Trial focuses on evidence seized from Cooper home
Posted March 22, 2011 2:25 p.m. EDT
Updated March 23, 2011 1:31 p.m. EDT
Raleigh, N.C. — A crime scene investigator testified Tuesday morning that he tested several items inside the home of Brad and Nancy Cooper for blood but that the tests were negative.
Thomas Como, an agent for the City-County Bureau of Identification, which processes evidence at crime scenes in Wake County, said during his testimony that streaks on the floor of the garage, red spots on a bed sheet in the master bedroom and on floors and countertops in an upstairs bathroom all were tested but showed no indication of blood.
Prosecutors, however, haven't said how the evidence could be relevant to the case.
Brad Cooper, 37, is accused of first-degree murder in the July 12, 2008, death of his wife. Two days later, her body was found in a drainage ditch outside Cary's town limit, about 3 miles from the couple's home. An autopsy found she had likely been strangled.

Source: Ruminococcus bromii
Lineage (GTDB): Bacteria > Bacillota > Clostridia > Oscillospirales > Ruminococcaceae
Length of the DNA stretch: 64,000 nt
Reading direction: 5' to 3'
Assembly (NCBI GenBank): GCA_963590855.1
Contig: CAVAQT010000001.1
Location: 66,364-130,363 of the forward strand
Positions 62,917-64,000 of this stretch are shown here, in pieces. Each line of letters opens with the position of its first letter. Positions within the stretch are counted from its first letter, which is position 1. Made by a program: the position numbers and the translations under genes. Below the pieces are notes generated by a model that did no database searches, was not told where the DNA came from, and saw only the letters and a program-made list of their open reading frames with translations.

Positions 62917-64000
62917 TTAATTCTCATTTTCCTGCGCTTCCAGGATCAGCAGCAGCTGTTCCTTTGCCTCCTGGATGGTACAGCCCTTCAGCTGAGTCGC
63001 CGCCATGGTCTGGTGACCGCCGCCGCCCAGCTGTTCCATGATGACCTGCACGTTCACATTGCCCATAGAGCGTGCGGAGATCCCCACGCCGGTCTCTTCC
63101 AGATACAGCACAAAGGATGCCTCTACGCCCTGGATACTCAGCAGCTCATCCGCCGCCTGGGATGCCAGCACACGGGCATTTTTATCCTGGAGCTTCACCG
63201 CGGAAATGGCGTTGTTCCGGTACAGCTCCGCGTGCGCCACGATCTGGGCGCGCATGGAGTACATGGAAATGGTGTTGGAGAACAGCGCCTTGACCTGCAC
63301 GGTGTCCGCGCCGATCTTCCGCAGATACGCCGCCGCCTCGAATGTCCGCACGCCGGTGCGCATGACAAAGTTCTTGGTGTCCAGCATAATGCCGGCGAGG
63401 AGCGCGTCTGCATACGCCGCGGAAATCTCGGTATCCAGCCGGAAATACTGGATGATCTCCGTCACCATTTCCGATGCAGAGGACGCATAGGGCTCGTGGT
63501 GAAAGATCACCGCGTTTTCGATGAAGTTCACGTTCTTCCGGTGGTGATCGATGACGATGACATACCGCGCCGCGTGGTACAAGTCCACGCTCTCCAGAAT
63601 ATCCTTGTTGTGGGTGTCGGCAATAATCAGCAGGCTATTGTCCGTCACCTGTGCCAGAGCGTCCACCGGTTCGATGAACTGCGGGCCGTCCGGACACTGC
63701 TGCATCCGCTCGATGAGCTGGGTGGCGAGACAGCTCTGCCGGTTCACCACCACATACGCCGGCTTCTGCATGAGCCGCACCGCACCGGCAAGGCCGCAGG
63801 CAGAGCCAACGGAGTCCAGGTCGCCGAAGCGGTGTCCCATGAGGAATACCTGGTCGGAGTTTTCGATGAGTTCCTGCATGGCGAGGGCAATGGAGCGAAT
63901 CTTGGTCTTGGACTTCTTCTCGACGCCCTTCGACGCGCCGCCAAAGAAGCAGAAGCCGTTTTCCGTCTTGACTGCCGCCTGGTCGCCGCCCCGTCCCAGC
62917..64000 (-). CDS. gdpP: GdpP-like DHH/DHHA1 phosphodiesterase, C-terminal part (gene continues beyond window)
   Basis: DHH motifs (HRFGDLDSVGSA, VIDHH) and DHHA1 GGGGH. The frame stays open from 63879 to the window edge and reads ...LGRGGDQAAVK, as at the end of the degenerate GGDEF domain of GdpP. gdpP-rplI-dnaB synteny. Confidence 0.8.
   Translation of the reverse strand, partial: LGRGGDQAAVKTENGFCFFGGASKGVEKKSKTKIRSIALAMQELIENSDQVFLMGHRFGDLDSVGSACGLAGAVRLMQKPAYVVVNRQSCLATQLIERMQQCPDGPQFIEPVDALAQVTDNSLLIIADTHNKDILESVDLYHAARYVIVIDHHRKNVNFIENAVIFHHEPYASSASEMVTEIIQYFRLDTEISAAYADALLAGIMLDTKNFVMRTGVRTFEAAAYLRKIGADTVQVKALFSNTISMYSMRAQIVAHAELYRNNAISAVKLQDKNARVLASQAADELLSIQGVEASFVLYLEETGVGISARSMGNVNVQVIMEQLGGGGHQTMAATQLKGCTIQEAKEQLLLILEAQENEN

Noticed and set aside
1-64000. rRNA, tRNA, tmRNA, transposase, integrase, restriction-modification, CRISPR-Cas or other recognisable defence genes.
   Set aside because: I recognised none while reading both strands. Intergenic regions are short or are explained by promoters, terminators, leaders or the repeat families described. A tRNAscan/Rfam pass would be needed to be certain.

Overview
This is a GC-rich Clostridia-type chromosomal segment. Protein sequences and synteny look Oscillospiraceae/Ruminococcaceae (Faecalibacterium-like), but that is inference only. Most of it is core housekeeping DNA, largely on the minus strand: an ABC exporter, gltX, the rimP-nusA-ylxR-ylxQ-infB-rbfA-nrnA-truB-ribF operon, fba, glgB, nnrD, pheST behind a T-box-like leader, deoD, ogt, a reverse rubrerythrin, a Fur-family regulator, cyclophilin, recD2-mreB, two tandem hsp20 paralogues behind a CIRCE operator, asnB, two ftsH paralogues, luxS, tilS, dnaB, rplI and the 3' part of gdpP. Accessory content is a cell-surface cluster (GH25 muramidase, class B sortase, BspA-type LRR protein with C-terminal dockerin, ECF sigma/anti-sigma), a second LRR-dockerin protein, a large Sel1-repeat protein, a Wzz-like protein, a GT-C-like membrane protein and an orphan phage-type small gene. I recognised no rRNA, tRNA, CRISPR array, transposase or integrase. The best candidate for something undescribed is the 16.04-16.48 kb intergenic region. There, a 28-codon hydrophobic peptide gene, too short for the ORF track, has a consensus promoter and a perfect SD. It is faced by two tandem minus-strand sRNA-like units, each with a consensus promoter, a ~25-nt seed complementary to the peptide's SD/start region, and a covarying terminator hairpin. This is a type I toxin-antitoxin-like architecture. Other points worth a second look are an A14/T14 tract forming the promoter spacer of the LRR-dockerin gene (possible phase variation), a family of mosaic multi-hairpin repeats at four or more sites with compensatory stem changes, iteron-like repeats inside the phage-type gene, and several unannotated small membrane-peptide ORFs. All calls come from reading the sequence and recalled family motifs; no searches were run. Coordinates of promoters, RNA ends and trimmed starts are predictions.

The type of questioning in Tuesday's testimony is typical in murder trials to show how law enforcement collected, preserved and stored evidence. The testimony isn't necessarily meant to draw conclusions about how the items might be connected in the case.
Como also found a men's extra-large white, pullover Nike shirt on a staircase railing in the Cooper home, he said. The shirt had what appeared to be three small rust-color stains on the front left side of the collar and some light tearing in the fibers of the chest that he characterized as stress marks.
Among other items seized from the Cooper home were soil samples from beneath a shoe rack in the laundry room, a black sports bra and red woman's shirt found on the dining room table, two car seat covers from the garage, hairs from a staircase and a pink oval rug.
From Brad Cooper's BMW, investigators found a brown substance on the driver-side door handle that came back negative as blood. Inside the trunk, they observed vacuum streaks in the carpet and also found hair on the interior trunk lid.
There were no smells of gasoline in the trunk, and it was "extremely clean," Cary police investigator James Grier testified.
On Monday, Nancy Cooper's mother, Donna Rentz, testified that her daughter never expressed to her that she was afraid of Brad Cooper but that she was distraught in the marriage over finances and an extramarital affair he admitted having.
Defense attorneys did not cross-examine Rentz, when given the chance, Tuesday morning.